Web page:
PERITONITIS AS A RISK FACTOR FOR CARDIOVASCULAR EVENTS IN PERITONEAL DIALYSIS PATIENTS

K HEPBURN1, K LAMBERT2, J MULLAN2, B MCALISTER2, M LONERGAN1, H HASSAN1
1Department of Renal Medicine, Wollongong Hospital, Wollongong, Australia, 2Centre for Health Research Illawarra Shoalhaven Population (CHRISP), University of Wollongong, Wollongong, Australia

Aim: To examine peritonitis as a risk factor for cardiovascular events (CVE) in patients undertaking peritoneal dialysis (PD).
Background: Cardiovascular disease (CVD) is the leading cause of mortality and morbidity in PD. There is a documented association between infection and an increase in CVE. However, no studies have examined the association between peritonitis and CVE in the PD population.
Methods: All adult patients undertaking PD for more than 3 months in one NSW health district from 2001-2015 were included in this retrospective cohort analysis. Patients, baseline characteristics and peritonitis events were obtained from the ANZDATA Registry. CVE data using ICD10 coding was obtained and data linkage was facilitated by the Centre for Health Research Illawarra Shoalhaven Population (CHRISP). Time-dependent covariate analysis using Cox-proportional models were used to determine hazard ratios.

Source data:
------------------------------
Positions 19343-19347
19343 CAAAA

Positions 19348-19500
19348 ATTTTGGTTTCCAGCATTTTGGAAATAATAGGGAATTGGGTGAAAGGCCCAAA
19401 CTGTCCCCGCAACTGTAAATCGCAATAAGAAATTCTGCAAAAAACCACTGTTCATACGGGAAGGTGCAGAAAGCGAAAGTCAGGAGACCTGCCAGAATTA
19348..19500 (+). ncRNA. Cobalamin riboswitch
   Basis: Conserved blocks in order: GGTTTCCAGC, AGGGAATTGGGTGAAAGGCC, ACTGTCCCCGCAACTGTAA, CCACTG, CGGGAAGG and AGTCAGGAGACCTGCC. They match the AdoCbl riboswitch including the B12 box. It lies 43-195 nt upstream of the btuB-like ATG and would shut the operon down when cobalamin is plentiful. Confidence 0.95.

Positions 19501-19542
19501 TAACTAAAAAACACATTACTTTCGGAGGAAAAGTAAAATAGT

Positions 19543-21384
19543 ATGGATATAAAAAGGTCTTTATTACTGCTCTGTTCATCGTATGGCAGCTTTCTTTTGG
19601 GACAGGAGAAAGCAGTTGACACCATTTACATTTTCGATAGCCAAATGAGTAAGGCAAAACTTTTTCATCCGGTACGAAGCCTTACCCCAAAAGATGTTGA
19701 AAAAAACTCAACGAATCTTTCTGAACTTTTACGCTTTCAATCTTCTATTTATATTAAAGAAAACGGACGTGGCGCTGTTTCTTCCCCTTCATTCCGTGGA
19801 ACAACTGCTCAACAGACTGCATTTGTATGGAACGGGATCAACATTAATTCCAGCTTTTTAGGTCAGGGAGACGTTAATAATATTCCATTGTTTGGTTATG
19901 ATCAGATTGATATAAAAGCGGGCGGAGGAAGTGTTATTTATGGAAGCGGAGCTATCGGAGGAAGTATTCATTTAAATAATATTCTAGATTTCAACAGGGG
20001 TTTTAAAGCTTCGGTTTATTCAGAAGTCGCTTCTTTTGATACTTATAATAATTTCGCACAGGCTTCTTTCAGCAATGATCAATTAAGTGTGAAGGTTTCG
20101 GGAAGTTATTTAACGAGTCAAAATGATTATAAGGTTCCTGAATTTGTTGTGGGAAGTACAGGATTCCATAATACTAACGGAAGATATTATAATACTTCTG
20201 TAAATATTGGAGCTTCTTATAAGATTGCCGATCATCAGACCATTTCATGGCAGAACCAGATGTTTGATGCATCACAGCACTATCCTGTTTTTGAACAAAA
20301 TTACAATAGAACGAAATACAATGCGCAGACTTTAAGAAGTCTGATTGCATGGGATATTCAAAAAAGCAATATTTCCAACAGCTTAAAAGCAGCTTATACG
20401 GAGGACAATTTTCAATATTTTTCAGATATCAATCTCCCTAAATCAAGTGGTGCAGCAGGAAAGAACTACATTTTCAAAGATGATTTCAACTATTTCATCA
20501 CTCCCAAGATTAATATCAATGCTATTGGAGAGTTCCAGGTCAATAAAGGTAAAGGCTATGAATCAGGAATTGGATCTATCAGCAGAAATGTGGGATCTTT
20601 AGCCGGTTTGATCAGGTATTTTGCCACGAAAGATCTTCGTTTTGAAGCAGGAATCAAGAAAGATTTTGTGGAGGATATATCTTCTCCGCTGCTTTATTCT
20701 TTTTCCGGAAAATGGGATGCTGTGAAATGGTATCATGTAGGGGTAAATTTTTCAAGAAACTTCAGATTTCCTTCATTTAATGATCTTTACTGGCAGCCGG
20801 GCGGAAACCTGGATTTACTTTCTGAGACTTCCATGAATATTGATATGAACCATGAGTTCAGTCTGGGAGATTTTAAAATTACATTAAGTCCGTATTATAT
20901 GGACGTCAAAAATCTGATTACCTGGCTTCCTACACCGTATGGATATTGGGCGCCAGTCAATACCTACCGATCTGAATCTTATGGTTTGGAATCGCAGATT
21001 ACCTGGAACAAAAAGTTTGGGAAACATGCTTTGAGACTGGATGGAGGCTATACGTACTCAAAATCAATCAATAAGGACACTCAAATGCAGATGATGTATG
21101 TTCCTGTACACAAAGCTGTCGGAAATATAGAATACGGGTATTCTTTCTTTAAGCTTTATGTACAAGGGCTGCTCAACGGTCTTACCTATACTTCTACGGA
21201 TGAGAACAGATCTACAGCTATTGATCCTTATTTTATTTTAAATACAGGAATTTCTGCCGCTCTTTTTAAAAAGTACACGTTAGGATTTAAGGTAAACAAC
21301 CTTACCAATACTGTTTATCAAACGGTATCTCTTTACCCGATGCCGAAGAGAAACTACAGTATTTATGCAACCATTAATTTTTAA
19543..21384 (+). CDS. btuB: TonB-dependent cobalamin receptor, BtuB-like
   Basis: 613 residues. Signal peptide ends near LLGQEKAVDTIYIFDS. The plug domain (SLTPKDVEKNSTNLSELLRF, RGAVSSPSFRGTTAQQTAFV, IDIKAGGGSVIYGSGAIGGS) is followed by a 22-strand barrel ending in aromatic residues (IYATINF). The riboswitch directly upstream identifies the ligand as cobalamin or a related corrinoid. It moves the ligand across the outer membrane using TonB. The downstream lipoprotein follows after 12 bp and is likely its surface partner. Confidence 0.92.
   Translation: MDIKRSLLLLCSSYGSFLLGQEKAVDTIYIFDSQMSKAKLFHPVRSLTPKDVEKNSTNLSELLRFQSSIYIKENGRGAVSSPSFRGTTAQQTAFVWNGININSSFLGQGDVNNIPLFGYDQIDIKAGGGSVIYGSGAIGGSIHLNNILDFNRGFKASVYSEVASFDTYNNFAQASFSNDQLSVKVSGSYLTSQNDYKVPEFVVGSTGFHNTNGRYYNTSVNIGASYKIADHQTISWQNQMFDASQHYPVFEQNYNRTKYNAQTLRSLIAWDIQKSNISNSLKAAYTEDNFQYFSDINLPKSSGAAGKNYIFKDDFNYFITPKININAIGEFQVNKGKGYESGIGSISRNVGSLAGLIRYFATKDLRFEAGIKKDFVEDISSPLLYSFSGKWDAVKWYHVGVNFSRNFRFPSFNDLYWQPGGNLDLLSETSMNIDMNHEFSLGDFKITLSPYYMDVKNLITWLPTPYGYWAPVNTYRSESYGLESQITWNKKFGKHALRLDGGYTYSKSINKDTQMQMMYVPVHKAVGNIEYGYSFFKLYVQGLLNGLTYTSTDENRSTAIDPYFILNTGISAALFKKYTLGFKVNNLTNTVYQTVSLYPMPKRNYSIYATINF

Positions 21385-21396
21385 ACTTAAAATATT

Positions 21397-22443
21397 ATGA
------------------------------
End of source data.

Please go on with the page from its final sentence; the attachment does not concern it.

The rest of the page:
Results: 212 patients were included; median age was 66 years (IQR 54.3-74.4) and 63.7% were male. Glomerulonephritis was the most common underlying renal disease (29.2%). 128 patients (60%) experienced peritonitis, and 64 (30.2%) experienced CVE. Risk factors for CVE were cerebrovascular disease (HR 2.74, 95%CI 1.37-5.51, p=0.005), diabetes (HR 2.29, 95%CI 1.39-3.77, p=0.001), CVD (HR 1.73, 95%CI 1.04-2.87, p=0.04) and age (HR 1.04, 95%CI 1.02-1.06, p=0.01). Risk of CVE from peritonitis was 1.33 (95%CI 0.79-2.25, p=0.28), even when accounting for covariates (HR 1.33, 95%CI 0.78-2.26, p=0.29).
Conclusions: This is the first study to quantify risk of CVE in PD patients who develop peritonitis. We found that peritonitis increases the risk of CVE by 33%. Statistical significance was not reached in this study, possibly due to a low event rate and relatively small sample size. Larger studies to explore this important association are warranted.


Biography:
Dr Kirsten Hepburn is a second year Nephrology Advanced Trainee in the East Coast Renal Network, Sydney, NSW. Her other degrees include BSc (Psych) and MPH.

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